Gordon you say
If you arrange the buttons to short the gpio pin to ground, then you enable the internal pull-up resistor on the pin then it'll work just fine
This is what I've done right?
It's not wrong, however...
In the image above, you have 2 resistors per button -
+3.3v - Button - GPIO - 10K - 0V
So this is biasing the input pin to ground, and will connect it to +3.3 when the button is pushed. (well, to 2.75V which will register as "high").
You can optimise this in 2 ways. The first is to just use one resistor like this:
+3.3 - 10K resistor - GPIO - button - 0V
That way it will bias the input high and take it to 0V when you push the button. The logic input is the other way round, (ie. read 1 when open, 0 when pushed) but we can fix that in software.
The 2nd way to optimise it is to know that the BCM chip has internal resistors that you can configure in software. So if you configure an internal resisor to connect the pin to +3.3v then all you need is:
GPIO - button - 0V
and it works like the method above, but with no resistors.
I'm planning on creating a new video with an updated/safer board layout and also adding a web interface for control. I want to ensure it's 100% correct before I put it out there again.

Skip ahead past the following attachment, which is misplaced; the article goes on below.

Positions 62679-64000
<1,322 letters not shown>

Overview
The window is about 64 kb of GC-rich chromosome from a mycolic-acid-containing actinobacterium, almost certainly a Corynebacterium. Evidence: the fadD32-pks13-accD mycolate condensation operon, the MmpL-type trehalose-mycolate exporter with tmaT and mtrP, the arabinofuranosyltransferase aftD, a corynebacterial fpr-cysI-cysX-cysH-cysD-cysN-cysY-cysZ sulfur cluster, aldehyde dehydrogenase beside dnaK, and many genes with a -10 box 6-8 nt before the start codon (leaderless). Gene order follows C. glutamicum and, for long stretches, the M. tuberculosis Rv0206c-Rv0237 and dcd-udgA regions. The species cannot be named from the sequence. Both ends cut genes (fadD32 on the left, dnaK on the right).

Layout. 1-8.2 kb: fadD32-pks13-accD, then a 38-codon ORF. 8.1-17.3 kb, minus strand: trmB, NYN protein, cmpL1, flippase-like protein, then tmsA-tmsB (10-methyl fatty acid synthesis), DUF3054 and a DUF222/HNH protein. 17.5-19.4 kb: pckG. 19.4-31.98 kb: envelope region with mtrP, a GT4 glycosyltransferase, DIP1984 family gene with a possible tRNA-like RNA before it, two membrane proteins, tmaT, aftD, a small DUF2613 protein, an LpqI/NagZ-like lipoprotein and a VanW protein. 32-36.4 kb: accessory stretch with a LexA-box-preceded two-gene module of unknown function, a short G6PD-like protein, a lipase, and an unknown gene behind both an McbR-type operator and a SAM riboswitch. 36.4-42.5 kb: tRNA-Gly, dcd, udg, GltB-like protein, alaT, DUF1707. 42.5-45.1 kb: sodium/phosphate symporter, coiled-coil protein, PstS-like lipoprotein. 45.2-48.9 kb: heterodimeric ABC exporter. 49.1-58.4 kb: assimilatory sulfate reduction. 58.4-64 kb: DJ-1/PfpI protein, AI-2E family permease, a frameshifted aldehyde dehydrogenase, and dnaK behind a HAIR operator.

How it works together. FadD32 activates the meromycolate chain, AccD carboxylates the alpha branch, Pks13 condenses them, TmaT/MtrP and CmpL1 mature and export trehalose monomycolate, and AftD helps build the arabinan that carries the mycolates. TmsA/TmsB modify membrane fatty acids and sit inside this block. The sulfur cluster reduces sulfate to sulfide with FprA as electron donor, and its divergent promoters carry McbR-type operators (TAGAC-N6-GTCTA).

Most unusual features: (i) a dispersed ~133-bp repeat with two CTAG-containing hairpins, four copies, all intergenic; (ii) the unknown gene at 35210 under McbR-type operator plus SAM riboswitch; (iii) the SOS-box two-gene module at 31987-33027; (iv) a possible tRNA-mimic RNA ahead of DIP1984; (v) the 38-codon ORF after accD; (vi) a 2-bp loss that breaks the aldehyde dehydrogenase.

Thanks again everyone, is it correct yet...my board that is?
Your circuit will work - no question about that, but is it "optimal", and does it really matter if it's optimal or not?
It is "safe" in that if you accidentally program the pin as output and set it high, then it's not going to do much, button pressed or not, but if you were making a million of them and could save a penny a resistor, then ...
I also notice in the picture, your using GPIO 0 and GPIO 1 for the button inputs. I'm suspecting you really mean BCM_GPIO 17 and BCM_GPIO 18 as 0 and 1 are the I2C pins and these already have 1.8K resistors to +3.3V.
In my infinite wisdom, I renumbered the GPIO pins in my wiringPi code to be more Arduino Like and got whinged at, but for Arduino users it makes more sense than the "native" GPIO numbering does. What doesn't help is that the original drawing of the GPIO on the wiki refered to them as starting at zero too... Just stick to pictures, that's what I reckon